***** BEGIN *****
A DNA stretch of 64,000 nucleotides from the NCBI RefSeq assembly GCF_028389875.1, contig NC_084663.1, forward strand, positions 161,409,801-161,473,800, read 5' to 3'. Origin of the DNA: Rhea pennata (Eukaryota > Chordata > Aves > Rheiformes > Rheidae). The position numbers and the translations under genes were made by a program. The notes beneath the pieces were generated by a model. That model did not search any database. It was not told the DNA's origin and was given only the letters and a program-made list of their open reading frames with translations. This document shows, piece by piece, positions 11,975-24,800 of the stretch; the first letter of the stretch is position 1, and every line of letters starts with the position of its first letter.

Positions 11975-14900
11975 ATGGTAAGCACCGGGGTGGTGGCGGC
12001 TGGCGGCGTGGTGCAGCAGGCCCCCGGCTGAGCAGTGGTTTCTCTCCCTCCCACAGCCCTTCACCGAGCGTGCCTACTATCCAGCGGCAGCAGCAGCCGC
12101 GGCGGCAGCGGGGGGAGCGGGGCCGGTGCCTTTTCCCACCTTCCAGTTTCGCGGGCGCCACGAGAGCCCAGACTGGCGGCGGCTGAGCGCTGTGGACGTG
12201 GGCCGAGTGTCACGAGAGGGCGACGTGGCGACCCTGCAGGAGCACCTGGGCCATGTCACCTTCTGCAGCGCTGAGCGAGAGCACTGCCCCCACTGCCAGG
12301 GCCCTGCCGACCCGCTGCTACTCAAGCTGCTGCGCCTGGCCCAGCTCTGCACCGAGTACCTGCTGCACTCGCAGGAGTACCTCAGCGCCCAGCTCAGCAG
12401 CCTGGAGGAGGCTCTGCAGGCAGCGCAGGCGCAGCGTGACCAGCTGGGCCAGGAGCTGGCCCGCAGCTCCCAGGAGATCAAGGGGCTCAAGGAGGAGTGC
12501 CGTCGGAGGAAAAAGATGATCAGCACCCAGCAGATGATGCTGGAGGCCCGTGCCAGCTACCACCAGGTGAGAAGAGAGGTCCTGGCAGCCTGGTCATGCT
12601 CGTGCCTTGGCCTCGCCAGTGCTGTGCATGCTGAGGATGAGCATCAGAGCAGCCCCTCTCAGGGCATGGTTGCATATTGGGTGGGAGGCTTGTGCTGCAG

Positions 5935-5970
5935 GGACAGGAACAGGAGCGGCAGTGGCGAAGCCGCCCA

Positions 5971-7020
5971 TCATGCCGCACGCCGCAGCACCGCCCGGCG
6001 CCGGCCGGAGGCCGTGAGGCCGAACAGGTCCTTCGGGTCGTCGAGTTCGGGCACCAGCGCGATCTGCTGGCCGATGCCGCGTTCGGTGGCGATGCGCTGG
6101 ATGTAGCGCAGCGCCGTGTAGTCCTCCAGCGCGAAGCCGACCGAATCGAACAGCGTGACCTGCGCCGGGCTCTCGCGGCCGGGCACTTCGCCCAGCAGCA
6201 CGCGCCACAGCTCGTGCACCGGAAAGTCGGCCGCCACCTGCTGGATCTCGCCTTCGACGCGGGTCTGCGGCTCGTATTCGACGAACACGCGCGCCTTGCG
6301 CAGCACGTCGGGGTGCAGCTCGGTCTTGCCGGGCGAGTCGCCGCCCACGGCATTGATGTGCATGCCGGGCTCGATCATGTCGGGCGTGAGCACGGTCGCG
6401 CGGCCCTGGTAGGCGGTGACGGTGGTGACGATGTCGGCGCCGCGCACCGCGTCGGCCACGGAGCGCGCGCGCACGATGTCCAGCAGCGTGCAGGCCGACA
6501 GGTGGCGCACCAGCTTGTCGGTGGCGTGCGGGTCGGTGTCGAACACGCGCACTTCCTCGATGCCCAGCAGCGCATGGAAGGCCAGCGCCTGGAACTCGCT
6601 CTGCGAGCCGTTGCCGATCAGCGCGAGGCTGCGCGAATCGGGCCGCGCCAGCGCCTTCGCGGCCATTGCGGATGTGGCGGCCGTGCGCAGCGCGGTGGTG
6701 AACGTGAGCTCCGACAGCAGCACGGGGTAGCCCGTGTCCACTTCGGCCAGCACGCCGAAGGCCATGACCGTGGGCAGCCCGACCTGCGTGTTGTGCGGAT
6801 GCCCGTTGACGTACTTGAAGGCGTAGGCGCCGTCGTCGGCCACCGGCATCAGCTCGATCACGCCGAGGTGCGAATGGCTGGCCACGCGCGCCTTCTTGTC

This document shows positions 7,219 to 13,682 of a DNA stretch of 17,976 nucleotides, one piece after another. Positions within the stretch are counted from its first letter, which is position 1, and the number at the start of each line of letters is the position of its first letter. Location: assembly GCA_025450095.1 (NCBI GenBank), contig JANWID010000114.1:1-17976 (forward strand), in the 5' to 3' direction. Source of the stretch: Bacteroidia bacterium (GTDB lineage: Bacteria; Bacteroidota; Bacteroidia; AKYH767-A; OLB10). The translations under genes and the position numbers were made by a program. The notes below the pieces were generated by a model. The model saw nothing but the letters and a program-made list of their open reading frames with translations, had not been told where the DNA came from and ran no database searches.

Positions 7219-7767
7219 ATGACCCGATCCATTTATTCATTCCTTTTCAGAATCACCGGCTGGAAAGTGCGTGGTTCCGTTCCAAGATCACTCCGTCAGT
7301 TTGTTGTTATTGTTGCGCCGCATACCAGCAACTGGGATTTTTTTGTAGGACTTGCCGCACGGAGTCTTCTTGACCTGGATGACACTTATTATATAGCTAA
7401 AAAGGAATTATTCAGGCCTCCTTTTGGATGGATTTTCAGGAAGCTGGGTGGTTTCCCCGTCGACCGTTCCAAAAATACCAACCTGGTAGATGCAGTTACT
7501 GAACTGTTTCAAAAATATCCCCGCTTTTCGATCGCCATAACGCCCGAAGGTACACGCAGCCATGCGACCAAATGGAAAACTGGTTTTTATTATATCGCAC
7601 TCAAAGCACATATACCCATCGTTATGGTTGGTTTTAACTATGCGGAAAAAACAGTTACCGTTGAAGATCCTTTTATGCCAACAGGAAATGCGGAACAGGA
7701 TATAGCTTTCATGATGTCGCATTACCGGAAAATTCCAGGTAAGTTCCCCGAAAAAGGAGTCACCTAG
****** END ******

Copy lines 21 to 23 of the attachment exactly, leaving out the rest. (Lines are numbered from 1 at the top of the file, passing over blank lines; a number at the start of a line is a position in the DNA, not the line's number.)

6601 CTGCGAGCCGTTGCCGATCAGCGCGAGGCTGCGCGAATCGGGCCGCGCCAGCGCCTTCGCGGCCATTGCGGATGTGGCGGCCGTGCGCAGCGCGGTGGTG
6701 AACGTGAGCTCCGACAGCAGCACGGGGTAGCCCGTGTCCACTTCGGCCAGCACGCCGAAGGCCATGACCGTGGGCAGCCCGACCTGCGTGTTGTGCGGAT
6801 GCCCGTTGACGTACTTGAAGGCGTAGGCGCCGTCGTCGGCCACCGGCATCAGCTCGATCACGCCGAGGTGCGAATGGCTGGCCACGCGCGCCTTCTTGTC